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CommonHumanity

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Name: diana
Gender: Do not display
Hometown: NC
Home country: USA
Current location: carrboro
Member since: Fri Dec 8, 2017, 10:14 PM
Number of posts: 86

Journal Archives

Concerted effort to retain Al?

Okay, so I read the reply saying that staying or leaving is Al's decision. I agree entirely, but we are also free to make our wishes known to him and to the Democratic senators who called for resignation. We are free to do all we can to retain an outstanding senator who is willing to speak truth to power. A democratically elected Senator has been driven out without a fair hearing and many of us are outraged over the loss AND THE INJUSTICE! If Senator Franken still chooses to leave his job that is his decision and it is worthy of respect, but we have a right to voice our wishes. I may be naive, but maybe a great outpouring of public support will impact his decision. Maybe a great outpouring of public opposition and loss of support will sway the Senators who called for his resignation.

Where I am going with is: Would it make sense to initiate an online petition or an event to pressure the Senators to reconsider their rush to judgment or perhaps a call for people to show up en masse at the offices of the senators who demanded resignation. Afterall, the MSM is starting to come around to the Roger Stone/Swiftboating/framing aspect of the issue.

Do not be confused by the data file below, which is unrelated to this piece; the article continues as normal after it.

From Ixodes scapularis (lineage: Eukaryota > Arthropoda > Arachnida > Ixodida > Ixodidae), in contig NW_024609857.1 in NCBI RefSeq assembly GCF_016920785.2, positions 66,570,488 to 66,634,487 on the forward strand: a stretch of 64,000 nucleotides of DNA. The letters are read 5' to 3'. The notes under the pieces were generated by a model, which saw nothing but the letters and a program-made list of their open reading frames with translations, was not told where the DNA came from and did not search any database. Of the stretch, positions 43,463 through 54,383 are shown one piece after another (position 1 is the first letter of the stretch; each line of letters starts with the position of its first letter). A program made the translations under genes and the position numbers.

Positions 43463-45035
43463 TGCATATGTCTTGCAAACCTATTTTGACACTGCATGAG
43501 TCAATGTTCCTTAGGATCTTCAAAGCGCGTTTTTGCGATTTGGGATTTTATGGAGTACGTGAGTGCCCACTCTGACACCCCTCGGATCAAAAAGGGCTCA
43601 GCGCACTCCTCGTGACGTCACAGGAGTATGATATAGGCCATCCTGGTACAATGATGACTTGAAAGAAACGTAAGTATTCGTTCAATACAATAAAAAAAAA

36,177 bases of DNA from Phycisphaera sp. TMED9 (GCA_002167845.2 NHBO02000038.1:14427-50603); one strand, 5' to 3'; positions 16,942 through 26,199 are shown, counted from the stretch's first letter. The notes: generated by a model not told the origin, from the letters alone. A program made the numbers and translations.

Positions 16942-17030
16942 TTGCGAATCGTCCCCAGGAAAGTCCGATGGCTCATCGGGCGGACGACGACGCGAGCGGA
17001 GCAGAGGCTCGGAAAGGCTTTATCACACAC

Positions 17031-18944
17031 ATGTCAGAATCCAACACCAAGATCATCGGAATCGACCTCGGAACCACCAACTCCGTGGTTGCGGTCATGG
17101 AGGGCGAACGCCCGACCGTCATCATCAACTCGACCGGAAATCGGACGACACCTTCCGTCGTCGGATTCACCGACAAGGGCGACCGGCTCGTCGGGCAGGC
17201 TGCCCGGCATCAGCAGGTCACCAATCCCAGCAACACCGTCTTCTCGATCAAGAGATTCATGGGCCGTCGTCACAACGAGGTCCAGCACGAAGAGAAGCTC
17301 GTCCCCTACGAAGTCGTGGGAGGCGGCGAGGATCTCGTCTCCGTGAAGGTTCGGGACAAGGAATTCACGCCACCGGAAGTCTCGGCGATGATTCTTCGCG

I am not prescribing any particular action, but am throwing the idea out for feedback. Franken's resignation has left me feeling uniquely deflated both because we need Franken and it because it sets a horrible precedent that I would like to see reversed.

Please share thoughts and ideas. I am inclined to at least try to do something about it. And yes, I have written and called and will continue to do so, but I think this is a big enough to consider concerted resistance.

When I was around 18 or 19 I was visiting with a friend who was living with people who considered themselves communists. That virtue of claiming that label aside, I remember talking to one of them about whether trying to work for change is worth it. In other words, can we have an impact or is it useless? Not the way I muse about change these days, but that was then. Anyway, he said something that I still remember: The issue is not only what impact we will have, but also what we will allow to occur without speaking out. I know there are lots of derivations on this theme and many ways to say it, but the way he said it those 40 years ago has stuck with me and remained a touchstone to this day.
Posted by CommonHumanity | Fri Dec 8, 2017, 11:27 PM (0 replies)
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